When Elements Go Extinct
Imagine, if you will, a world without flat-panel monitors. Beyond that, though, limited quatities of halfnium, gallium, and (one day) zinc will seriously afffect our ability to mass produce the tools and gadgets that have insinuated themselves into our lives. The trick is to find alternate means of manufacturing these devices.
But now comes word that it isn’t just wildlife that can go extinct. The element gallium is in very short supply and the world may well run out of it in just a few years. Indium is threatened too, says Armin Reller, a materials chemist at Germany’s University of Augsburg. He estimates that our planet’s stock of indium will last no more than another decade. All the hafnium will be gone by 2017 also, and another twenty years will see the extinction of zinc. Even copper is an endangered item, since worldwide demand for it is likely to exceed available supplies by the end of the present century.
Running out of oil, yes. We’ve all been concerned about that for many years and everyone anticipates a time when the world’s underground petroleum reserves will have been pumped dry. But oil is just an organic substance that was created by natural biological processes; we know that we have a lot of it, but we’re using it up very rapidly, no more is being created, and someday it’ll be gone. The disappearance of elements, though—that’s a different matter. I was taught long ago that the ninety-two elements found in nature are the essential building blocks of the universe. Take one away—or three, or six—and won’t the essential structure of things suffer a potent blow? Somehow I feel that there’s a powerful difference between running out of oil, or killing off all the dodos, and having elements go extinct.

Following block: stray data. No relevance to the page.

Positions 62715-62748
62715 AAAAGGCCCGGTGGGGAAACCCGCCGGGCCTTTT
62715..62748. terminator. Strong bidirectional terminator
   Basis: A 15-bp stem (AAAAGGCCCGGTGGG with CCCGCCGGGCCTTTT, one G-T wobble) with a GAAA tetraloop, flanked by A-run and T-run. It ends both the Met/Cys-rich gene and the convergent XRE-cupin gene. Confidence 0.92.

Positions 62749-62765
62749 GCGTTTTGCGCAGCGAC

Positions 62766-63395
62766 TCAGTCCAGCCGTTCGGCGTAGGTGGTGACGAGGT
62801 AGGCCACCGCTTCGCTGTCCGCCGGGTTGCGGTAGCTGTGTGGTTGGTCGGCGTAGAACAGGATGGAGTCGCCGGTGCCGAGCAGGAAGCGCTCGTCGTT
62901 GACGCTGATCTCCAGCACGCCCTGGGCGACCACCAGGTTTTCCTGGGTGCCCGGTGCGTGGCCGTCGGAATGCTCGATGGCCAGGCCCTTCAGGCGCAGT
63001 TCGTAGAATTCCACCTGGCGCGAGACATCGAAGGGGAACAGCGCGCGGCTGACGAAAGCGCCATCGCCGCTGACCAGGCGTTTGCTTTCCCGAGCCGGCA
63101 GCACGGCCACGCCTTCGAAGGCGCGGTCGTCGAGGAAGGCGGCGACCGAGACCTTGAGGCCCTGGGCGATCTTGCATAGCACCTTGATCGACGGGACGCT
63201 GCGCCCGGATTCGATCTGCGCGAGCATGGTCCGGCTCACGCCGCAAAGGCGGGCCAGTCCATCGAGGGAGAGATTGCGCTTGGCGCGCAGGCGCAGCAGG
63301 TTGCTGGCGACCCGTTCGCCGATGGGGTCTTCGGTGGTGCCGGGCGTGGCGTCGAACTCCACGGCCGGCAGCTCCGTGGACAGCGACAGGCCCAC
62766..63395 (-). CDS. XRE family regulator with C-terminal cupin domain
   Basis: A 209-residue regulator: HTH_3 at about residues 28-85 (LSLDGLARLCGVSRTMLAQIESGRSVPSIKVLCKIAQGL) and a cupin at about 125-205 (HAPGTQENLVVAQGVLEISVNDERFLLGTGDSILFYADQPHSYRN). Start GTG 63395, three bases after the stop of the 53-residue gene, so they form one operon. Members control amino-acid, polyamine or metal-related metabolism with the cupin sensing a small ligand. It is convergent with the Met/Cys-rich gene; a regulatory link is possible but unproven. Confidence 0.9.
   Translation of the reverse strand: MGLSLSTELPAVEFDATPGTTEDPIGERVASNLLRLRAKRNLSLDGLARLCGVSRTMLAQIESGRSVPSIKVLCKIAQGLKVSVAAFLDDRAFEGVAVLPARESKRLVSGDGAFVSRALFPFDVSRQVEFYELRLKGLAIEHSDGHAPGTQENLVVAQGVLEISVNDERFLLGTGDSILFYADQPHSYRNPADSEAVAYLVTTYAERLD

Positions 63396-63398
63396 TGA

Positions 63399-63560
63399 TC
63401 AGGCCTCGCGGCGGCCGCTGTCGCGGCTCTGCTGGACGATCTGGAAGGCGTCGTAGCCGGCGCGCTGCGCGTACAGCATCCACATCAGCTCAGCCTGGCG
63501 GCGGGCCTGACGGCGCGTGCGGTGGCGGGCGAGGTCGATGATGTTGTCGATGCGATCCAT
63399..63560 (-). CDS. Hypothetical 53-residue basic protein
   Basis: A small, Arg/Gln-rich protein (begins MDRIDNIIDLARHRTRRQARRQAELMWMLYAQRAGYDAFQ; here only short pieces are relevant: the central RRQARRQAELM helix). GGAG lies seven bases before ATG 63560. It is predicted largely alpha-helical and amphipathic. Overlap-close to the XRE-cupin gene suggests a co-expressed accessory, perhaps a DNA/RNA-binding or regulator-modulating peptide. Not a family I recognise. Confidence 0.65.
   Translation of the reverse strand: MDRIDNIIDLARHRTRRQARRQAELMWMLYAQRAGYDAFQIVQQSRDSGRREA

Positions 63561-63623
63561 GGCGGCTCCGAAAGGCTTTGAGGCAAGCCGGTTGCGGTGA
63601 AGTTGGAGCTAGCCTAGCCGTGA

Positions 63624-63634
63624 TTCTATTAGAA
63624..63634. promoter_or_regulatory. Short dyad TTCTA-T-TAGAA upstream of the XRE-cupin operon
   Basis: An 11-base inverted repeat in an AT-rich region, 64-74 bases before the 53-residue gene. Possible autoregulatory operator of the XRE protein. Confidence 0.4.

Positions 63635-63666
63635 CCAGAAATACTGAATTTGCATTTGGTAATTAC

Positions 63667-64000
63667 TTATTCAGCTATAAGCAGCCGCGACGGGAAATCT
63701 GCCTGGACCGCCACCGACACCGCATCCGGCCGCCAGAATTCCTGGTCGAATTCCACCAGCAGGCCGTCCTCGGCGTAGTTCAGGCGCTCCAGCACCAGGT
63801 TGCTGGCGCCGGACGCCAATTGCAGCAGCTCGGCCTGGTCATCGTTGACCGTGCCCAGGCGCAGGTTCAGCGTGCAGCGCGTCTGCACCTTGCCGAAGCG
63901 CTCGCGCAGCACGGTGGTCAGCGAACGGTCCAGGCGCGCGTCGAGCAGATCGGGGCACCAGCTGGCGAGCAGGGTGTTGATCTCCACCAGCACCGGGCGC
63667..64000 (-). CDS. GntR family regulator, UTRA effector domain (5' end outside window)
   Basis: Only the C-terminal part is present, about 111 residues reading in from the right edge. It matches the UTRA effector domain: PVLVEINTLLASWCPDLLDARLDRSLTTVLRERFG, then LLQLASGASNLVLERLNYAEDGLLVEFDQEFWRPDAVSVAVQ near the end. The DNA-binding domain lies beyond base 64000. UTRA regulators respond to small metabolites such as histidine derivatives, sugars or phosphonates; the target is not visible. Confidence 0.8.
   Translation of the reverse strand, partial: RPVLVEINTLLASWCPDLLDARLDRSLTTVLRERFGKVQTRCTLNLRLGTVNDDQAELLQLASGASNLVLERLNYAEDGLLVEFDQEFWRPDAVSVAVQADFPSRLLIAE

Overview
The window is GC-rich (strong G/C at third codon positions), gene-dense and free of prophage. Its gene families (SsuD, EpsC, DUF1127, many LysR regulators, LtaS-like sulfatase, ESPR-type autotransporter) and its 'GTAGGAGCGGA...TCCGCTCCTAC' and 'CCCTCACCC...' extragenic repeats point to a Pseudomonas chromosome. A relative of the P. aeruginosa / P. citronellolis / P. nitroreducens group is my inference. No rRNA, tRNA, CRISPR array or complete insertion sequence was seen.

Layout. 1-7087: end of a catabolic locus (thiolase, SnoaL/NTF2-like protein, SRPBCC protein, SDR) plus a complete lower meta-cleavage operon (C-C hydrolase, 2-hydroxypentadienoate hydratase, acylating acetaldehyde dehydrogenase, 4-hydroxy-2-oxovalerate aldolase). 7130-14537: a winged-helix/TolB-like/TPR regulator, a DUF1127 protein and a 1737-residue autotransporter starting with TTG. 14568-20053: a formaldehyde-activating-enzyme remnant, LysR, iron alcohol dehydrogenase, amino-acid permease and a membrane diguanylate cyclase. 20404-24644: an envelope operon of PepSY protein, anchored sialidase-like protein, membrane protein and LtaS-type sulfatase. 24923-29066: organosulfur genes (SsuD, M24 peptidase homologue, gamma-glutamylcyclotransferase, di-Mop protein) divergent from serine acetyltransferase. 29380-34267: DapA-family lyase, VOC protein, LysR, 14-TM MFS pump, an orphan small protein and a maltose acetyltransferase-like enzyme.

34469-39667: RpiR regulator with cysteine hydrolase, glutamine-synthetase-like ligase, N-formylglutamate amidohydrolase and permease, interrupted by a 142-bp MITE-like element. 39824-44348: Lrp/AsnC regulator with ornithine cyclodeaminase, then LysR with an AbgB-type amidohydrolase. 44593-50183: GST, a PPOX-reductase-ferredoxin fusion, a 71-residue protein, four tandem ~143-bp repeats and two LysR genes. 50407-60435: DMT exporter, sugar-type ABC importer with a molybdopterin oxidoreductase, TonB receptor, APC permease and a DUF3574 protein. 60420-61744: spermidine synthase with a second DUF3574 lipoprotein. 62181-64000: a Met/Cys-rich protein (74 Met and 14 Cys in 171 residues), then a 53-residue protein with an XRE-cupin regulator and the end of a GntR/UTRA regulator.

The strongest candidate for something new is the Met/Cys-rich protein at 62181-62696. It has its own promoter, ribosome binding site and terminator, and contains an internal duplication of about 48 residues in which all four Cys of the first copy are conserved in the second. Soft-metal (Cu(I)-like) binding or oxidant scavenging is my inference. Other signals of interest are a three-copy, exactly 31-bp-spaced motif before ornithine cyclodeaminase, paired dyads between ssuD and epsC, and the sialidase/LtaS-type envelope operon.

Gallium’s atomic number is 31. It’s a blue-white metal first discovered in 1831, and has certain unusual properties, like a very low melting point and an unwillingness to oxidize, that make it useful as a coating for optical mirrors, a liquid seal in strongly heated apparatus, and a substitute for mercury in ultraviolet lamps. It’s also quite important in making the liquid-crystal displays used in flat-screen television sets and computer monitors.
As it happens, we are building a lot of flat-screen TV sets and computer monitors these days. Gallium is thought to make up 0.0015 percent of the Earth’s crust and there are no concentrated supplies of it. We get it by extracting it from zinc or aluminum ore or by smelting the dust of furnace flues. Dr. Reller says that by 2017 or so there’ll be none left to use. Indium, another endangered element—number 49 in the periodic table—is similar to gallium in many ways, has many of the same uses (plus some others—it’s a gasoline additive, for example, and a component of the control rods used in nuclear reactors) and is being consumed much faster than we are finding it. Dr. Reller gives it about another decade. Hafnium, element 72, is in only slightly better shape. There aren’t any hafnium mines around; it lurks hidden in minute quantities in minerals that contain zirconium, from which it is extracted by a complicated process that would take me three or four pages to explain. We use a lot of it in computer chips and, like indium, in the control rods of nuclear reactors, but the problem is that we don’t have a lot of it. Dr. Reller thinks it’ll be gone somewhere around 2017. Even zinc, commonplace old zinc that is alloyed with copper to make brass, and which the United States used for ordinary one-cent coins when copper was in short supply in World War II, has a Reller extinction date of 2037.